That maternal diet and baby health are linked would seem right at an intuitive level, but there is increasing evidence that the mechanisms involved are really quite complex. A recent study has shown that a maternal diet low in protein can have the effect of increasing levels of the male hormone, testosterone, in the mothers' placenta and this can result in an increased risk of high blood pressure (hypertension) in the baby in later years. In other words, if your mother was on a low protein diet, you are more likely to suffer from high blood pressure. It is thought that the cause of this is that a low protein diet results in reduced activity of an enzyme that normally inactivates testosterone; this allows more testosterone to reach the baby in the womb and thereby increases the offspring's susceptibility to adulthood hypertension.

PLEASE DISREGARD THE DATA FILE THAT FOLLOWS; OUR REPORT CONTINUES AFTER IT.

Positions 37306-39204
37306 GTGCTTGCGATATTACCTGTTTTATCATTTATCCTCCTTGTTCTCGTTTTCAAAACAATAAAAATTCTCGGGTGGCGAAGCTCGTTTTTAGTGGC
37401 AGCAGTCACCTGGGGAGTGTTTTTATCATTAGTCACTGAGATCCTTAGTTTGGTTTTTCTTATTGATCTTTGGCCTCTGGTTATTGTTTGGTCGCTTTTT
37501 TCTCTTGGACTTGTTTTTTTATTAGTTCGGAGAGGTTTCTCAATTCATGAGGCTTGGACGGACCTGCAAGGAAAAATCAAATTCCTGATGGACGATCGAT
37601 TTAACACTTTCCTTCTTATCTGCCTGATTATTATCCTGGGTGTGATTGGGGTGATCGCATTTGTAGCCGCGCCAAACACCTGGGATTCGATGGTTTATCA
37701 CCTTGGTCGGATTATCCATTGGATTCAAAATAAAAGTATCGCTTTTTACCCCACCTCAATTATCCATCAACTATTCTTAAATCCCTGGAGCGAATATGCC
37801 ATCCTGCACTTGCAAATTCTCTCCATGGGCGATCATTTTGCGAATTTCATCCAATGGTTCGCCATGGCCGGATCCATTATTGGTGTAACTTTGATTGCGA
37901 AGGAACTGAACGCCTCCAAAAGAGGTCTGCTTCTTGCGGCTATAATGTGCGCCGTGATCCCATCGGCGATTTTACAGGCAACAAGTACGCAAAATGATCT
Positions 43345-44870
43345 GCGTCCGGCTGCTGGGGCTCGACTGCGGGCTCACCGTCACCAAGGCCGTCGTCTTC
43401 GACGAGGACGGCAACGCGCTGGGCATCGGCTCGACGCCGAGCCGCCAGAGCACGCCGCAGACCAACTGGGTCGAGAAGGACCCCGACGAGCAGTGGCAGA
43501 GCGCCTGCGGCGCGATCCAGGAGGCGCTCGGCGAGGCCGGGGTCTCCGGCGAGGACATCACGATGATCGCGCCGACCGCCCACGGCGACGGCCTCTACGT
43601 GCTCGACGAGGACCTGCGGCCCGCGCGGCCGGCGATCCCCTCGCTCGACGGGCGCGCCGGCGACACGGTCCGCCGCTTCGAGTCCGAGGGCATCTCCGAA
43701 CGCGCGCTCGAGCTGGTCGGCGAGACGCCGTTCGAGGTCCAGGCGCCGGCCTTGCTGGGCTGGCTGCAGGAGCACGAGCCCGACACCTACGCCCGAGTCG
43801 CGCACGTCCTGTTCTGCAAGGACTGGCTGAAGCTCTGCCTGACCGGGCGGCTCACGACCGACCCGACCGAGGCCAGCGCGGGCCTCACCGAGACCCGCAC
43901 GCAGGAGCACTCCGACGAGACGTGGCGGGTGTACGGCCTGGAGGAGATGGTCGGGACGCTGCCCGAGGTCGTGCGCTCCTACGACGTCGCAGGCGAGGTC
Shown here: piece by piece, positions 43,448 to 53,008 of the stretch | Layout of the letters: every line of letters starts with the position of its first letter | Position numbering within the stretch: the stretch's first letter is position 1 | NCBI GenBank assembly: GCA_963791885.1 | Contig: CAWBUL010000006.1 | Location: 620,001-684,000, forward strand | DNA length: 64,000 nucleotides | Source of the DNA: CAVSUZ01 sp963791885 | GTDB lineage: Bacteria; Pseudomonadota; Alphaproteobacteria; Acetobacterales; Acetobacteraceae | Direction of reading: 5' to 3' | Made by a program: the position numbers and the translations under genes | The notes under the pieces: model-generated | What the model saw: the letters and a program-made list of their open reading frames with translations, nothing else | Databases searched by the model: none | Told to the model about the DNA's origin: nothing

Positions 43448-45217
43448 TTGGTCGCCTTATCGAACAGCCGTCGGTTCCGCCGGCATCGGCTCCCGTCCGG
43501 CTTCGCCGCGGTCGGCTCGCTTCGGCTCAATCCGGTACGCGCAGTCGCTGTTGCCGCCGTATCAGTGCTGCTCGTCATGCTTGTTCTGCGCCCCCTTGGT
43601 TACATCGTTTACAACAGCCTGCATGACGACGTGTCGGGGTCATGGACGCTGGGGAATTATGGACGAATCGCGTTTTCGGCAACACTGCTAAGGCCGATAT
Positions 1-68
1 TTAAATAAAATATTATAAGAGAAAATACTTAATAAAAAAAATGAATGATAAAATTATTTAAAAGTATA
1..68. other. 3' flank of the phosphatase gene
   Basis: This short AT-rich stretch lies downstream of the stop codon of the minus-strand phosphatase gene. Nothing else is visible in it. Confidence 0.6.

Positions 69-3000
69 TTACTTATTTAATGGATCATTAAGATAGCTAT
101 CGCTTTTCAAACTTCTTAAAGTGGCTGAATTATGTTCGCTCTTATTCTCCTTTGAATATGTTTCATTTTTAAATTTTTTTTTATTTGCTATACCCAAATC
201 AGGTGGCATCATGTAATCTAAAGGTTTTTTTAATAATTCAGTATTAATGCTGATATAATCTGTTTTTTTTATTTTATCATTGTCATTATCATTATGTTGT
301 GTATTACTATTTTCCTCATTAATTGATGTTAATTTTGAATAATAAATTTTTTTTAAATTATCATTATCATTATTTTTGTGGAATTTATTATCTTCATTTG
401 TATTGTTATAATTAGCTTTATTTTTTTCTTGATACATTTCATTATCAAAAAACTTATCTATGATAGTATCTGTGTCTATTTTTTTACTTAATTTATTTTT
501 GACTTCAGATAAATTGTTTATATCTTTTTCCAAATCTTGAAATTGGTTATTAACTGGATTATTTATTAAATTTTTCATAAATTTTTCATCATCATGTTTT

The impact of maternal stress on an unborn child's physical characteristics at birth, as well as its long-term health is known as "foetal programming". Due to the role that the placenta plays in hormone production and nutrient transport, it is believed to also play a major role in foetal programming. It has been known that elevated testosterone levels are associated with pregnancy-related complications such as pre-eclampsia and polycystic ovary syndrome, but the new work by a team of scientists at The University of Texas Medical Branch at Galveston, USA suggests that testosterone may also play a role in foetal programming of blood pressure.